Paradigm Shift - 2013 Cadillac ATS Long-Term Road Test

2013 Cadillac ATS Long-Term Road Test

2013 Cadillac ATS: Paradigm Shift

August 20, 2013

2013 Cadillac ATS

Somewhere along the lonely road between Los Angeles and Las Vegas this 2013 Cadillac ATS began to make sense to me. After another few hundred miles driving this mid-sized sports sedan I began wondering what I would have to pay for a used one. What changed?

In my job as consumer advice editor, I often advise people on what car to buy. It's an interesting psychological experiment and the method for reaching an answer is different for all people. As I considered my mind shift on the Cadillac, I felt it was time for me to lie on the psychiatrist's couch. Here are a few quick answers.

Size. Often, I tell people that finding the right car is like trying on clothes. You have to feel comfortable in it. The ATS was a good size for me, and it landed in a comfortable socio-economic level for me too, particularly as a used car. One thing I really like is that it doesn't have the L.A. stigma of the BMW. Instead, Cadillac is almost an underdog trying to reinvent itself. I like that.

Features. As I mentioned in earlier posts, I like many of the safety and tech features such as the heads up display (HUD), adaptive cruise control and cross traffic alert. I also like the graphics on the center console and the way it senses your hand is approaching and changes the display without actually touching the screen. The gauge cluster is busy and it's an information overload. But once you learn how to navigate it the design concept emerges.

Performance. The suspension is too stiff and the turbocharged 272-horsepower, 2.0-liter inline-4 engine is wheezy at high revs. But, come on, for daily driving, I'll trade a drop off in performance for 24 mpg combined and I almost got 30 mpg on the highway. Not only that, but premium fuel is recommended, not required. Guess which grade I'd buy.

Looks. As I mentioned, I actually started to like the looks of this Caddy, especially in black. Of course, it's a dust magnet inside and out. But I don't mind wiping it down now and then to keep it looking sharp in between trips to the car wash.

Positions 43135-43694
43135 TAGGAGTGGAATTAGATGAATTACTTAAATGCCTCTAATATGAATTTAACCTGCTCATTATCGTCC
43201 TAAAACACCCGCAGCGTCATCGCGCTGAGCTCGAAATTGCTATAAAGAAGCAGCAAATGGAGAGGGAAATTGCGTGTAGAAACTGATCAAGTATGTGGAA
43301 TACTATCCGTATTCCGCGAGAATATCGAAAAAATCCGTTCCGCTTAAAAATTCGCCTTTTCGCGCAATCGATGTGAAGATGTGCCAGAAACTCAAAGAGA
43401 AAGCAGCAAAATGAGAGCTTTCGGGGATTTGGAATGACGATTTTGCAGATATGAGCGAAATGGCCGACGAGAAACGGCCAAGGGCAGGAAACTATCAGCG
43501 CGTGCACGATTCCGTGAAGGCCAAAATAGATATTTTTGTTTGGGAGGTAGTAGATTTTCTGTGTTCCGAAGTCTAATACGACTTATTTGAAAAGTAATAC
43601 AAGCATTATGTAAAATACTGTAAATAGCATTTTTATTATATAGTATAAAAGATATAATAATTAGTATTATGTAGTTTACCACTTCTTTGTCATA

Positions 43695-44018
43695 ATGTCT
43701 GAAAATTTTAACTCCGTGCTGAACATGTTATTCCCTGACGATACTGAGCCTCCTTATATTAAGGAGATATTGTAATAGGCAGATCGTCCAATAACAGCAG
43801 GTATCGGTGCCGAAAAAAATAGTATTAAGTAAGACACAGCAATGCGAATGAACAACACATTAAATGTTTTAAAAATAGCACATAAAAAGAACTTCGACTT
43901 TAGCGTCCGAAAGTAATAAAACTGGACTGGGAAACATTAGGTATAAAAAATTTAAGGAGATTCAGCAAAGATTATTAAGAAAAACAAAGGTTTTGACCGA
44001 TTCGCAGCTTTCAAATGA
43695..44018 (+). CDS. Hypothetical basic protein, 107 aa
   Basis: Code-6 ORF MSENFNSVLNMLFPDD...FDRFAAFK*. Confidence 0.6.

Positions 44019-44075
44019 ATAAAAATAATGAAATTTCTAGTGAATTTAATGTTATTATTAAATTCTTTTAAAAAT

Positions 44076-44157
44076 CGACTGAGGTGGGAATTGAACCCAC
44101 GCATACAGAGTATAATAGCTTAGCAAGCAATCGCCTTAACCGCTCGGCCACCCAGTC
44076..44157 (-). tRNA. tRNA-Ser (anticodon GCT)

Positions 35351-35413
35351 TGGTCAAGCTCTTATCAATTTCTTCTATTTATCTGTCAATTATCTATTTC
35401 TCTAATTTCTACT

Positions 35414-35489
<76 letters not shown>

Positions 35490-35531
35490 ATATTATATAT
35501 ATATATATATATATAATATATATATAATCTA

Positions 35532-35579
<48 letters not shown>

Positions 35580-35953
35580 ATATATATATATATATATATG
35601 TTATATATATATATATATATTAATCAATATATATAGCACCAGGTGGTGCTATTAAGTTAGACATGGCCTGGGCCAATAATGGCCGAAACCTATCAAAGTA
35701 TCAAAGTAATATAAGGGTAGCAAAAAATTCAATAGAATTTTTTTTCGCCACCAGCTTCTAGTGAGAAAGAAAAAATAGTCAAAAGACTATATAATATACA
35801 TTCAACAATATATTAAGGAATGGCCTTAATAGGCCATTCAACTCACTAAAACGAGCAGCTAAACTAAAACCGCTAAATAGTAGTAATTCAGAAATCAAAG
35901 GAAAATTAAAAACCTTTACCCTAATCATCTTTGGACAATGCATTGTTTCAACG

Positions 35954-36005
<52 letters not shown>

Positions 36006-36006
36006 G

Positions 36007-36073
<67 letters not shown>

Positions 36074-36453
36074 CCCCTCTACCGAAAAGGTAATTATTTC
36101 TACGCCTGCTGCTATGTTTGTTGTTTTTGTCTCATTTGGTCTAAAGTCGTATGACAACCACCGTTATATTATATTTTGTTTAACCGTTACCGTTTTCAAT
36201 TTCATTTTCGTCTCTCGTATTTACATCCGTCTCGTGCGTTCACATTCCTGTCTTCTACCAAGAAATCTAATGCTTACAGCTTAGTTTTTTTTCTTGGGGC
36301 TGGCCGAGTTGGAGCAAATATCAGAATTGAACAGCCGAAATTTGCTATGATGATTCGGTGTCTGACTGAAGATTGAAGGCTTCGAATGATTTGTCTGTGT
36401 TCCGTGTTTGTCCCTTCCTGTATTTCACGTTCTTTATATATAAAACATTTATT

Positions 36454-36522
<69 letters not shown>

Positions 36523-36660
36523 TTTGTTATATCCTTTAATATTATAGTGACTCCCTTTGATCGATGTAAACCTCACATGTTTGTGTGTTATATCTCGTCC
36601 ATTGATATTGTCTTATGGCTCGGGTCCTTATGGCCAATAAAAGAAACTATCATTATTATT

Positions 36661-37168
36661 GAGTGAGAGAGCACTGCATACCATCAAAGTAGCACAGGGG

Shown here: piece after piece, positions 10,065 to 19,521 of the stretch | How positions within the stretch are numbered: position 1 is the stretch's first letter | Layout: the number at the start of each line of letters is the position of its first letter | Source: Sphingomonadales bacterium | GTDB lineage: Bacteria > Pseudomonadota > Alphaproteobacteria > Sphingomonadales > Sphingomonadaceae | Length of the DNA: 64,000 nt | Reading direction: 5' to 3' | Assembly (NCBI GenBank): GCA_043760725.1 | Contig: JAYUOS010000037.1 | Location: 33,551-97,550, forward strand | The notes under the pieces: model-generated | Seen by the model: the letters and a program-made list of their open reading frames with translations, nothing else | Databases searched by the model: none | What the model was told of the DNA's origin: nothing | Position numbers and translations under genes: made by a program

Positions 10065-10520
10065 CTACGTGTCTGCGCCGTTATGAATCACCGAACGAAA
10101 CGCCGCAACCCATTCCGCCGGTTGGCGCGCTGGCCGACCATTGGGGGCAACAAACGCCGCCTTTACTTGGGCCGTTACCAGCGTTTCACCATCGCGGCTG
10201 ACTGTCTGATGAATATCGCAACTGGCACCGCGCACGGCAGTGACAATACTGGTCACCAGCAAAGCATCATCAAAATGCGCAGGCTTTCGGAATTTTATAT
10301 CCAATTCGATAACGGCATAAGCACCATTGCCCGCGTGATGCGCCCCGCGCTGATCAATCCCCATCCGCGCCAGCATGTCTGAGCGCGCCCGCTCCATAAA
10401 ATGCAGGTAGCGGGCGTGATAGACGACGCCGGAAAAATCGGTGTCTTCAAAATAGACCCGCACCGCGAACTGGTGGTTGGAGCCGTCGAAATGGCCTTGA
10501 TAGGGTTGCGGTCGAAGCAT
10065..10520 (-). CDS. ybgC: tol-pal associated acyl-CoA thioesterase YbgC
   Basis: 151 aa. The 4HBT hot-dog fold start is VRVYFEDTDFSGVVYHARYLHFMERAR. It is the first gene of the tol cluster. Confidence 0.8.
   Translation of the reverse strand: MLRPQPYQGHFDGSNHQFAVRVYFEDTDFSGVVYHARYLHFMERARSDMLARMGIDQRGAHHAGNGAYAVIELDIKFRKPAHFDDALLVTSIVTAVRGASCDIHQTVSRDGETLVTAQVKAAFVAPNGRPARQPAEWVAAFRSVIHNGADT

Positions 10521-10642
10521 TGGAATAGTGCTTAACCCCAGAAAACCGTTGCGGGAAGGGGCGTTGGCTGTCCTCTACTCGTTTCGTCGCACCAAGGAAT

Sure, there is a similar list of things I don't like about the Cadillac. But when all's said and done, I like the quirkiness of this domestic sport sedan. Quirkiness and character are in short supply in today's automotive market.

Philip Reed, Senior Consumer Advice Editor @ 13,022 miles


  • fordson1 fordson1 Posts:

    So the fuel economy is important to you, but you would put regular gas in it, which especially in the Southwest temps, would pull timing and result in worse mpg. Check.

  • jederino jederino Posts:

    I also consider the ATS the underdog, which is ironic since BMW is actually the underdog in terms of size compared to GM. Still, I like to pull for the apparent underdog, and this car is exciting.

  • agentorange agentorange Posts:

    @fordson1 +100 Putting lower grade gas in a turbo vehicle, especially one that will be exposed to SW heat, is a falso economy. It did not work for me in my last turbo vehicle and the laws of physics remain the same. This "premium recommended" ga

  • jederino jederino Posts:

    Some people cannot handle paying an extra 20-cents for gas even if their engine recommends it, despite the fact its only a 5% increase at today's prices. Assuming no fuel economy advantage for premium in such an engine, it costs the average driver less than $75 per year.

  • bassrockerx bassrockerx Posts:

    just weird how you mention socio economic and stigmas under the size category rather then the "looks category" picking a size or category for what car to buy is the trickiest part mainly because at least half of the time there will only be one person in the vehicle its just how many people and how much crap you have to carry with you and how often is a good factor. currently i drive a honda fit and have wife and 1 kid but i am joining the military and i know i will be moving every 2 or 3 years so i am going to need a larger vehicle because the more stuff i can carry with me the better the in-between moving experience can be. so i'm looking for at the minimum a full size car like a maxima but hopefully i can find at least a nice volvo or subaru wagon, or mini van or a decent sized SUV like a Tahoe. if i get a 2nd vehicle down the road i can get something with great economy like a hybrid but if i only have one vehicle because of moving i need as much utility as possible.

  • bassrockerx bassrockerx Posts:

    you can't fault GM for making it so the engine can run its entire lifetime on regular fuel. the "premium fuel only" game is just asking for warrently headaches. how can the manufacturer prove you did not use premium. how can the consumer prove they only used premium? both sides lose and it just looks bad on GM

  • duck87 duck87 Posts:

    @bassrockerx: If misfire/knocks are recorded in the engine ECU or they use a boroscope and can see that your pistons look like swiss cheese, it's a good indication that you've been using some really crappy fuel. This car might actually be a really good bu

  • stovt001_ stovt001_ Posts:

    We wonder why all these cool European market cars don't come to the US, then we insist on killing the performance and fuel economy just to save a few bucks in the short term. That's why we can't have nice things.

  • quadricycle quadricycle Posts:

    Everybody is saying it Phillip... You're changing the engine feel, power, and fuel efficiency for (as jederino pointed out) not much money. Not worth it in my opinion.

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